US consumer sentiment dips in July amid trade war woes
Consumer sentiment in the US deteriorated in July amid trade war concerns, according to a preliminary reading from the University of Michigan.
The consumer sentiment index fell to 97.1 from 98.2 in June, below expectations for an unchanged reading but up from 93.4 in July 2017.
Meanwhile, the current economic conditions index printed at 113.9 in July from 116.5 the month before and 113.4 in the same month a year ago.
The index of consumer expectations ticked up to 86.4 in July from 86.3 in June and 80.5 in July last year.
Survey of Consumers chief economist Richard Curtin said: "Consumer sentiment slipped in early July but remained nearly equal to the average in the prior twelve months (97.7) and since the start of 2017 (97.4). The continuing strength has been due to favourable job and income prospects, with consumers under age 45 anticipating the largest income gains since July 2000. So far, the strength in jobs and incomes has overcome higher inflation and interest rates.
"The darkening cloud on the horizon, however, is due to rising concerns about the potential negative impact of tariffs on the domestic economy. Negative concerns about the impact of tariffs have recently accelerated, rising from 15% in May, to 21% in June, and 38% in July. Among those in the top third of the income distribution (who account for half of consumer spending), 52% negatively mentioned the impact of tariffs on the economy in early July. The primary concerns expressed by consumers were a decline in the future pace of economic growth and an uptick in inflation."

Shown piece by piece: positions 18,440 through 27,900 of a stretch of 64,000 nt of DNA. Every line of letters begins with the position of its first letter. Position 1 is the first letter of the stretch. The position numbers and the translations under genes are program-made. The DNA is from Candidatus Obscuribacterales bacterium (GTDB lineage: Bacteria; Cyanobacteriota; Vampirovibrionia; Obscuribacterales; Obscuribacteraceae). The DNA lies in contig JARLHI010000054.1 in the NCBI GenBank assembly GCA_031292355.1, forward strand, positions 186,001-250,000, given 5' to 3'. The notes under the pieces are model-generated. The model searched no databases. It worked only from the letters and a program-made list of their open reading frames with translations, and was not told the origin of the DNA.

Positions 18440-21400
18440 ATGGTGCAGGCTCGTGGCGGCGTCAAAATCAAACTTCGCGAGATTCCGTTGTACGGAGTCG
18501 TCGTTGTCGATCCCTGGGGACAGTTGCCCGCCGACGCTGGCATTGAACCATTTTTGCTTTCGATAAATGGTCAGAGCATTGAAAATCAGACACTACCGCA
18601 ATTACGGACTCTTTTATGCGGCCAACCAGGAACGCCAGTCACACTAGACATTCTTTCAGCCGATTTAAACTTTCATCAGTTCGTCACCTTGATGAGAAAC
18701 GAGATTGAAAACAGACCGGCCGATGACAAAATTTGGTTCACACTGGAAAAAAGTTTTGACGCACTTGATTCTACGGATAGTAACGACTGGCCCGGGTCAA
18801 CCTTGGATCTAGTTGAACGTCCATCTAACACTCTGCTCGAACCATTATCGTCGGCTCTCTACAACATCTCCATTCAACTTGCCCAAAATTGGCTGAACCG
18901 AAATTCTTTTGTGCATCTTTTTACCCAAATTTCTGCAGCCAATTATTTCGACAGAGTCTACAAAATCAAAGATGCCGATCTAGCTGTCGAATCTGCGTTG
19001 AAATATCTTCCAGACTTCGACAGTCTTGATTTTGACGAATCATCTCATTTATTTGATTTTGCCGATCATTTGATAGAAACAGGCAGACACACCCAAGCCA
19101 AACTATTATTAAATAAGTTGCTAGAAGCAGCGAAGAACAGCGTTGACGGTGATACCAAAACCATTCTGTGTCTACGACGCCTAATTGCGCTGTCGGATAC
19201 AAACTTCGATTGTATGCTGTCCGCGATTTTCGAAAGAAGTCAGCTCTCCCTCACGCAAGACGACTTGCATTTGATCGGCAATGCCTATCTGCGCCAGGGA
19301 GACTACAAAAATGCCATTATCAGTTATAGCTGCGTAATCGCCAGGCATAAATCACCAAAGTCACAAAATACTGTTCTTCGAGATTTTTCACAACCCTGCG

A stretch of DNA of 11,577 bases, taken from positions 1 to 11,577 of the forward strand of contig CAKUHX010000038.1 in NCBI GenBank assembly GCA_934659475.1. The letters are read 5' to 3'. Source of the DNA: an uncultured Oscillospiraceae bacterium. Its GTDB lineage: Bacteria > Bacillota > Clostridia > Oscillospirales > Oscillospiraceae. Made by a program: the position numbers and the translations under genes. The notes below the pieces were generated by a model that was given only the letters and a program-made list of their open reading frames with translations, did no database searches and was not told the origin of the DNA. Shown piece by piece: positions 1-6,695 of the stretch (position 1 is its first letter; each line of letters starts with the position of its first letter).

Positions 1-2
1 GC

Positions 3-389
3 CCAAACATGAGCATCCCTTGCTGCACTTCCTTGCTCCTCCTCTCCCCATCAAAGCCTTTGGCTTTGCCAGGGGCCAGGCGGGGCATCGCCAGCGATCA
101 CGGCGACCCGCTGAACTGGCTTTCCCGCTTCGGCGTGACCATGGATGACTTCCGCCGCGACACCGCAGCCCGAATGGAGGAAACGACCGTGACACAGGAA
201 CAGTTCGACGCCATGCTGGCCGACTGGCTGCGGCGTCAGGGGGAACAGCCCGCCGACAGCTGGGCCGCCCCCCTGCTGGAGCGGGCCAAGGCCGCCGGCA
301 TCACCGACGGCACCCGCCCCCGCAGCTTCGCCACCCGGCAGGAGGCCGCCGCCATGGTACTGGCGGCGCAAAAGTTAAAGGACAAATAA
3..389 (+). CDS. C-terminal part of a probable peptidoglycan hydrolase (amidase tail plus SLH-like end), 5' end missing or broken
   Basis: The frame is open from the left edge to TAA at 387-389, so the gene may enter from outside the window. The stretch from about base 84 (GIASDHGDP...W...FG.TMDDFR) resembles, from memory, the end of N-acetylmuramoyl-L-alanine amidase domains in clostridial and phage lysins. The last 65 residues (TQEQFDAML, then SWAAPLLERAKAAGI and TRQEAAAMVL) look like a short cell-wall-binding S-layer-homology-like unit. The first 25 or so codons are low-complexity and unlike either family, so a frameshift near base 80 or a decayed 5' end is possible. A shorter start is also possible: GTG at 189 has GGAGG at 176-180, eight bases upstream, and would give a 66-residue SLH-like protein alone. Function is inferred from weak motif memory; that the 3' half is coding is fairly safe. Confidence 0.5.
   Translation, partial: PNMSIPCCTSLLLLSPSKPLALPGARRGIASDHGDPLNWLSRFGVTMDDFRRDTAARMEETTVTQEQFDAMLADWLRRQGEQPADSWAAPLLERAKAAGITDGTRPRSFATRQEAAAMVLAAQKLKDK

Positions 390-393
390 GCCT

Andrew Hunter, US economist at Capital Economics, said given the continued strength of labour market conditions, trade fears could explain some of the decline in the current conditions index.
"But with the expectations index edging slightly higher, presumably helped by the recent drop in gasoline prices and resilience of the stock market, this suggests that most households aren’t yet too concerned. On past form, the expectations index remains at a level consistent with very strong consumption growth. That relationship appears to have broken down more recently, but there are plenty of other reasons to expect the recent acceleration in household spending growth to continue."